ISO 26262 Part 5: Importance of Product Development at the Hardware Level

Hello! This is Hermes Solutions. Today, we will take a general look at ISO 26262 Part 5.

What is the Hardware Level?

In ISO 26262, the hardware level refers to a series of activities and processes that implement technical safety concepts, analyze hardware faults, and coordinate with software development. This includes planning the activities and processes needed to develop hardware that meets safety requirements.

Why is the Hardware Level Important?

Hardware level development is crucial for realizing the system’s technical safety concept, analyzing the potential causes and impacts of hardware faults, and ensuring close coordination between hardware and software development. Like the system level, an integrated approach to hardware and software is essential for ensuring safety.

Key Stages of Hardware Level Development

ISO 26262 Part 5 divides safety activities at the hardware level into six main categories:

1. General Topics and Planning

  • This involves planning the activities and processes necessary for hardware development, including the hardware implementation of the technical safety concept, potential hardware fault analysis, and coordination with software development.

2. Specification of Hardware Safety Requirements

  • Here, hardware safety requirements derived from the technical safety concept and system architecture design specifications are detailed. The Hardware-Software Interface (HSI) specifications are also updated during this process.

3. Hardware Design

  • This includes hardware architecture design and detailed hardware design at the circuit level. It verifies whether the hardware meets safety requirements, is compatible with HSI specifications, and aligns with system architecture design specifications.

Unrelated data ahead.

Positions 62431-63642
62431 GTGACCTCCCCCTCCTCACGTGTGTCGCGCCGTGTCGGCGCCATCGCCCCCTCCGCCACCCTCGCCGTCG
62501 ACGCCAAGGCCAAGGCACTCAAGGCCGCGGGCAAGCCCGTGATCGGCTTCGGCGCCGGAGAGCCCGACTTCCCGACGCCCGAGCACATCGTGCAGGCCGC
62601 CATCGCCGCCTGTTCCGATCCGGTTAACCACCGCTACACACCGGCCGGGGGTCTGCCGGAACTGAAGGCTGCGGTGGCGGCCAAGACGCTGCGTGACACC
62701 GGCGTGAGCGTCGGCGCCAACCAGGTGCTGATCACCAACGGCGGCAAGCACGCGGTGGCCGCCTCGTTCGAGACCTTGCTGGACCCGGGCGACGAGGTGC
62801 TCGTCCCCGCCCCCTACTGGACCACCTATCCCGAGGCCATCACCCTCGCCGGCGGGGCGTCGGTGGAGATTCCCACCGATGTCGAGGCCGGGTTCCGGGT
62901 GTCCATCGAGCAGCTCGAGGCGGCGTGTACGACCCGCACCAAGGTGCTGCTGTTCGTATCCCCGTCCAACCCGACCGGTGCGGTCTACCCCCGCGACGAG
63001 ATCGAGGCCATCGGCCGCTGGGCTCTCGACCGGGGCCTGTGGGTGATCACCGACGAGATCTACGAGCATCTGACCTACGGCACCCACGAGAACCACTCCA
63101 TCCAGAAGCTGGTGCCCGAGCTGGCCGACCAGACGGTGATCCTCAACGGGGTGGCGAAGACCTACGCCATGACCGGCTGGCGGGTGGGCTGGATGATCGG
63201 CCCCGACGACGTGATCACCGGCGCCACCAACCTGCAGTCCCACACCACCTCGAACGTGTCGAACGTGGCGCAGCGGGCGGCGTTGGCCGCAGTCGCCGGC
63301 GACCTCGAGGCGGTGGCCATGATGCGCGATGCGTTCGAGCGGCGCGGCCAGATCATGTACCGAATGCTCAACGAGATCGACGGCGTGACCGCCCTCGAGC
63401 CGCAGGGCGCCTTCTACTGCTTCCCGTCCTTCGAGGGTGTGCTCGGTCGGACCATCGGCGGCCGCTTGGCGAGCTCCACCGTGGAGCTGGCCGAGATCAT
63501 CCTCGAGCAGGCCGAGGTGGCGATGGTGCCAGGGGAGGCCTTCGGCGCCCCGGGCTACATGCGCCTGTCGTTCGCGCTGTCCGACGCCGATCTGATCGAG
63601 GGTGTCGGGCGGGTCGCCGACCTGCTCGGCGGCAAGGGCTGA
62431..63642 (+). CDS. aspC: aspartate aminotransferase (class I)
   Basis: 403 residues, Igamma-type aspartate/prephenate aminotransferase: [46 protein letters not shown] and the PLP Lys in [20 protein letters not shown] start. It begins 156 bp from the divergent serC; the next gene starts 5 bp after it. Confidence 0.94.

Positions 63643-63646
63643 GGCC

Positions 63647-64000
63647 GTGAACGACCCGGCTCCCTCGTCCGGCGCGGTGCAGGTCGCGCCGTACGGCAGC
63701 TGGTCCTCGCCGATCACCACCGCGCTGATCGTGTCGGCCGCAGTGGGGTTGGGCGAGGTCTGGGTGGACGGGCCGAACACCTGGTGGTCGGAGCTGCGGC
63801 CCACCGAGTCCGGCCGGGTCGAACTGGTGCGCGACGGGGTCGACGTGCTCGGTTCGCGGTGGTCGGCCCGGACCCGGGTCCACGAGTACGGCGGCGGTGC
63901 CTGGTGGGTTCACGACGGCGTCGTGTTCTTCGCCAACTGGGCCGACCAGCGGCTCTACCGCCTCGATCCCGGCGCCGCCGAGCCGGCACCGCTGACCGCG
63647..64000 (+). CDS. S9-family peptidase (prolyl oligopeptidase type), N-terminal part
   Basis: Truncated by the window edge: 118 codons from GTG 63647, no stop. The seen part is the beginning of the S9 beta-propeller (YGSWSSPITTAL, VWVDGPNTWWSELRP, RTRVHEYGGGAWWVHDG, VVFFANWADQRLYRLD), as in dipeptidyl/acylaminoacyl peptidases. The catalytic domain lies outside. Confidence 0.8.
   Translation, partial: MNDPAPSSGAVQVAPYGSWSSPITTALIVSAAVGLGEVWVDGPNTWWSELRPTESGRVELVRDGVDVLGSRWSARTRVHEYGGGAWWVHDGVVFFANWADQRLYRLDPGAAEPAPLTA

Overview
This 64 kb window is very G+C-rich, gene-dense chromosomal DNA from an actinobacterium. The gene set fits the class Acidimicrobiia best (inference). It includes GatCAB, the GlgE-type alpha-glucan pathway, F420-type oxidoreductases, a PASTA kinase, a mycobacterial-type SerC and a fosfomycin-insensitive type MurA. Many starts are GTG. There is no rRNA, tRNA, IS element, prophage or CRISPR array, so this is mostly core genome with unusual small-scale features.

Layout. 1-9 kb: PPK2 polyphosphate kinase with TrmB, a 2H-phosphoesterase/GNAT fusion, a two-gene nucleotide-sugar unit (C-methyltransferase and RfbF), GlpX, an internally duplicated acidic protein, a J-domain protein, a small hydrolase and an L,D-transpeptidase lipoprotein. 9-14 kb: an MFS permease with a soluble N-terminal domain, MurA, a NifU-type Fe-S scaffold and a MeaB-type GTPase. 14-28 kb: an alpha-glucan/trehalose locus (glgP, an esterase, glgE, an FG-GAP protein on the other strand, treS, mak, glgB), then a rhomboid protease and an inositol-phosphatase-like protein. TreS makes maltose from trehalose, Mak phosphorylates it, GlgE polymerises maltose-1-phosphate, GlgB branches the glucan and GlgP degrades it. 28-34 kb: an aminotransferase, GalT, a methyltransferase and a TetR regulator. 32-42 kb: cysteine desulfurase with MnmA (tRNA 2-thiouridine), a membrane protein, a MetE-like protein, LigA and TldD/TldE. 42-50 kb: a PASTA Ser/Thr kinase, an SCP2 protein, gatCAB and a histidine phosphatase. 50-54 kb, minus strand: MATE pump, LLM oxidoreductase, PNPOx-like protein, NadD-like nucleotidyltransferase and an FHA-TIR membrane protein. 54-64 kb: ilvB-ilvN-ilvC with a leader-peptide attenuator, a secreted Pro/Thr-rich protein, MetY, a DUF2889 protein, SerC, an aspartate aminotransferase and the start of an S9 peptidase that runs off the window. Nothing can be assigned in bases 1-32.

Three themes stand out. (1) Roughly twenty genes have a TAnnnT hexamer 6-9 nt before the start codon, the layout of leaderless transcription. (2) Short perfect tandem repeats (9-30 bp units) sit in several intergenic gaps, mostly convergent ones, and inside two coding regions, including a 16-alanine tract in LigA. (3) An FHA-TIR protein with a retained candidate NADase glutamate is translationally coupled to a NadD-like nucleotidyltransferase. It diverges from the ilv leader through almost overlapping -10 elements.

4. Evaluation of Hardware Architectural Metrics

  • To assess the suitability of the hardware architecture design, two metrics are used: the Single Point Fault Metric (SPFM) and the Latent Fault Metric (LFM). These evaluate the hardware architecture’s ability to handle random hardware failures.

5. Evaluation of Safety Goal Violations due to Random Hardware Failures

  • This evaluates whether the residual risk of safety goal violations due to random hardware failures is sufficiently low. Two methods (PMHF and EEC) are used for this assessment.
  • 6PMHF (Probabilistic Metric for Hardware Failure)
    • PMHF probabilistically evaluates the likelihood of safety goal violations due to hardware failure. It expresses the system’s reliability numerically, with target values varying by ASIL grade. PMHF is measured in FIT (Failure In Time) units, with 1 FIT representing a failure probability of once in 10^9 (one billion) hours.
  • EEC (Evaluation of Each Cause)
    • The EEC method analyzes the impact of each hardware element’s fault on safety goal violations. This allows for a more detailed assessment of how individual faults affect the overall system safety.

6. Hardware Integration and Verification

To verify that the developed hardware complies with hardware safety requirements, hardware components are integrated and tested. Test cases are derived using various methodologies during this process.


ISO 26262 Part 5 provides key insights into:

  1. Coordination of safety activities at the hardware level.

  2. Consideration of both systematic and random hardware failures in hardware design.

  3. Systematic analysis of hardware design safety.

  4. Close coordination of hardware and software development.

We hope this overview helps you understand the overall aspects of product development at the hardware level according to ISO 26262 Part 5. Thank you!

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